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Thursday, July 14, 2016

Another Way to Beat the Heat

If it seems that I am writing a lot about surviving summer weather, it's because I started a new job about a year ago that has me working outside a lot more than I'm used to. Between the sun, humidity, and working in areas with no airflow, this year has made me dig out all of the tricks and tools that I've used over the years in order to stay cool. Today's trick is a high-tech bandanna.

Several years ago, I was given a funny looking piece of cloth to wrap around my neck in the summer. It looks like a bandanna, but it's actually a closed cotton tube filled with beads of methylcellulose, which is a hyrdrophillic (water-loving) powder made from plant fibers, commonly found in the drugstore as a cure for constipation. It absorbs water and swells, forming a gel that feels slightly slimy to the touch. One specific type that I worked with (we used it as a gelling agent in cosmetics) would absorb 16 times its own weight in water, so it can trap quite a bit.  It's also used as a food additive, so it's safe to have in contact with your skin. 

The one I have now is a MiraCoolbrand cooling bandanna, and I've used it off and on for about three years; the first one I had lasted for five years before the filling finally got washed out by repeated use. It's very simple to use: you just soak it in cool water for about 10 minutes and then wrap it around your neck. The water evaporating from the cotton outer shell keeps it cool, and placing it on the back of your neck helps cool your head. The methylcellulose stays (mostly) inside the tube once it swells up to a size larger than the weave of the cotton, but the water can wick out and evaporate to provide the same effect as a swamp cooler.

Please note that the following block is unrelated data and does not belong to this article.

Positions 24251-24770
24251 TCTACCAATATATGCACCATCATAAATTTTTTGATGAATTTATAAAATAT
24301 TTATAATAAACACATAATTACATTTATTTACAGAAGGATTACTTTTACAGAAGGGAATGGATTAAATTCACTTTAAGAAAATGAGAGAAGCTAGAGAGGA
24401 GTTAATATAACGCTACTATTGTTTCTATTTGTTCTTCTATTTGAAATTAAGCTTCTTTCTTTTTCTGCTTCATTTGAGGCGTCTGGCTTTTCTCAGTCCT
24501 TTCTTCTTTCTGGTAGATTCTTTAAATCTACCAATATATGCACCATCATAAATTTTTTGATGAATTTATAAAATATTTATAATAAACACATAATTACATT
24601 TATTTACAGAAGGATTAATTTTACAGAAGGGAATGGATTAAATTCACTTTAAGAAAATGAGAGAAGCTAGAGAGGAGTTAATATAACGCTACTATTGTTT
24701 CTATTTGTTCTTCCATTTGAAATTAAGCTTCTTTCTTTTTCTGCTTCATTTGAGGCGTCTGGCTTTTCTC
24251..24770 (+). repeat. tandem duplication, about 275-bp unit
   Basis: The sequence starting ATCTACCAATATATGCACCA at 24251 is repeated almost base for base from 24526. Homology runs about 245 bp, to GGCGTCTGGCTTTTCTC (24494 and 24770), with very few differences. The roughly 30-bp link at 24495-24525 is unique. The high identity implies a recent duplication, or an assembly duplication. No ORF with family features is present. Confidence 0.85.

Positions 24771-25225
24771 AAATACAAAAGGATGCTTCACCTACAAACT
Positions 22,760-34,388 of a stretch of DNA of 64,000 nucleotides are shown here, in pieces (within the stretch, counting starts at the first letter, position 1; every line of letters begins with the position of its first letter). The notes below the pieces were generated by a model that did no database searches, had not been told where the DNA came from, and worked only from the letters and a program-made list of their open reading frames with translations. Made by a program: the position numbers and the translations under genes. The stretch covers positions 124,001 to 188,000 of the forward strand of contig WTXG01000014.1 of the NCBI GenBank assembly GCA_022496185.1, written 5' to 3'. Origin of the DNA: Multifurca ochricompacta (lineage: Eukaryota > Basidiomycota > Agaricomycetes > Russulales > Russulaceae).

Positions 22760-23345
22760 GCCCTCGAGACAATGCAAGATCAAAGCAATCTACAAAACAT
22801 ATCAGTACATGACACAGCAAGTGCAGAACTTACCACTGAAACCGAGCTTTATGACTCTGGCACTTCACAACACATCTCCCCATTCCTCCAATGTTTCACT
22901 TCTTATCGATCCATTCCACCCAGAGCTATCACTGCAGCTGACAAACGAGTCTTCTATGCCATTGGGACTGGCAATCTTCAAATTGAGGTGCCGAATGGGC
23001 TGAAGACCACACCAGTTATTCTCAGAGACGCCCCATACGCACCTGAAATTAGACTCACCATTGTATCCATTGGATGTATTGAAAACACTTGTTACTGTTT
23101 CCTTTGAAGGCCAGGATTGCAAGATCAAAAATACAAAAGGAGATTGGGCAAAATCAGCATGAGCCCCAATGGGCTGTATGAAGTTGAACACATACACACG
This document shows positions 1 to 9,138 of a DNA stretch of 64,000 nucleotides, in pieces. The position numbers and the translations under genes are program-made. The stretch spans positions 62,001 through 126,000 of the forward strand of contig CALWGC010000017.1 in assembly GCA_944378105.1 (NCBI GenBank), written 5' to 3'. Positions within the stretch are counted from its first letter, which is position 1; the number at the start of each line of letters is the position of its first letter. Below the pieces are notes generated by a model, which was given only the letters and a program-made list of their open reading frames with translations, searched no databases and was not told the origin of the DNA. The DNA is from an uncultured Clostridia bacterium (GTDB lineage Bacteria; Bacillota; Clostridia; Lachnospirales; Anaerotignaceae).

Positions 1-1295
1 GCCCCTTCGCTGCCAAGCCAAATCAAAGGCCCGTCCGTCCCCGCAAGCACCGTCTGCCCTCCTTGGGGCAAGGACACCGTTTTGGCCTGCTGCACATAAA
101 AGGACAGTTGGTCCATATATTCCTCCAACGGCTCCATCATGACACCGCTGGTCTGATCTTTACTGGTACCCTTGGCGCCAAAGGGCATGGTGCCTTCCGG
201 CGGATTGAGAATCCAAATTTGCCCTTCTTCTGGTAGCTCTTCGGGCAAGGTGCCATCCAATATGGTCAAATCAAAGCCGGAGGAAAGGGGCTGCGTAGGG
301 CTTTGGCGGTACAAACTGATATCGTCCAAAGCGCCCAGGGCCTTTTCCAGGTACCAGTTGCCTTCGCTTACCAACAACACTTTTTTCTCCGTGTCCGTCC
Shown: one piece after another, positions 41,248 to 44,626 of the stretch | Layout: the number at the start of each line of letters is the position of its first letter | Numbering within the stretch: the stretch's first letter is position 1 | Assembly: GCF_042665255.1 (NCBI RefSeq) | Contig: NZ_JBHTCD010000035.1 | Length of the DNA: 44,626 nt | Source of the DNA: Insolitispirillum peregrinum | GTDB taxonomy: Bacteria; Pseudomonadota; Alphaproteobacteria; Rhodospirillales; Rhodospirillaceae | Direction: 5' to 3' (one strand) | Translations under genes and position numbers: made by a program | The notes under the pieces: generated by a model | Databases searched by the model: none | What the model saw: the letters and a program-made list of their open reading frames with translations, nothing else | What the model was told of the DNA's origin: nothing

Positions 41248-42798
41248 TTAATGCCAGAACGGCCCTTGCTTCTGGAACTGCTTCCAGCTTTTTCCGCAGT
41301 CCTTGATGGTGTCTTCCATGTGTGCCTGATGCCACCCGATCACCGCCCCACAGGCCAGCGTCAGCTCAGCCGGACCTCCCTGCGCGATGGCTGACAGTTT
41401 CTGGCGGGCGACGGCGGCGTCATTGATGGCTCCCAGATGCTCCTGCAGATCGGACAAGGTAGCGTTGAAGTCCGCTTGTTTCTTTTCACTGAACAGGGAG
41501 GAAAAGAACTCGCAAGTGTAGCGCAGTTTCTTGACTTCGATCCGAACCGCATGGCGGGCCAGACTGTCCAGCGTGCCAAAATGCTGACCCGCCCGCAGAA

Also like swamp coolers, they work best in areas with low humidity but can provide some relief in moderate humidity. In high humidity they do tend to get warm since the water isn't evaporating very quickly, but they still absorb some heat from your neck.

I have used mine for a full 12 hour shift and not had it dry out. I soak it every morning that I'm going to use it, so I don't know for sure how many days it would last on a single soaking, but I've hung it up to dry when I'm not using it and it takes at least four days to be dry to the touch.

They are cheap, effective, simple, and require no batteries; they also take up very little space when completely dry, about as much as a normal bandanna would. 

If a cooling bandanna isn't enough, there are vests that use the same material and work the same way. I have tried the MiraCoolEvaporative Cooling Vest, but I don't care for it because of the weight: I started off with a vest that weighed about four pounds, and then it absorbed another five or six pounds of water. It did keep my torso cool, but the added weight over a 12 hour shift was more than I wanted to deal with. My Camelbak water carrier weighs less and doesn't cut off the air to my skin. The slimy feeling over my entire torso was another downside, but it washed off easily. Being a lot larger than a bandanna, it also takes at least a half-hour of soaking to get a vest ready. 

In digging for links, I've found that the same company is now making ranger/booniehats with built-in tubes of methylcellulose in the crown. If I hadn't just purchased a good straw hat for this summer, I might be interested in trying one out. There's always next year, I hope.

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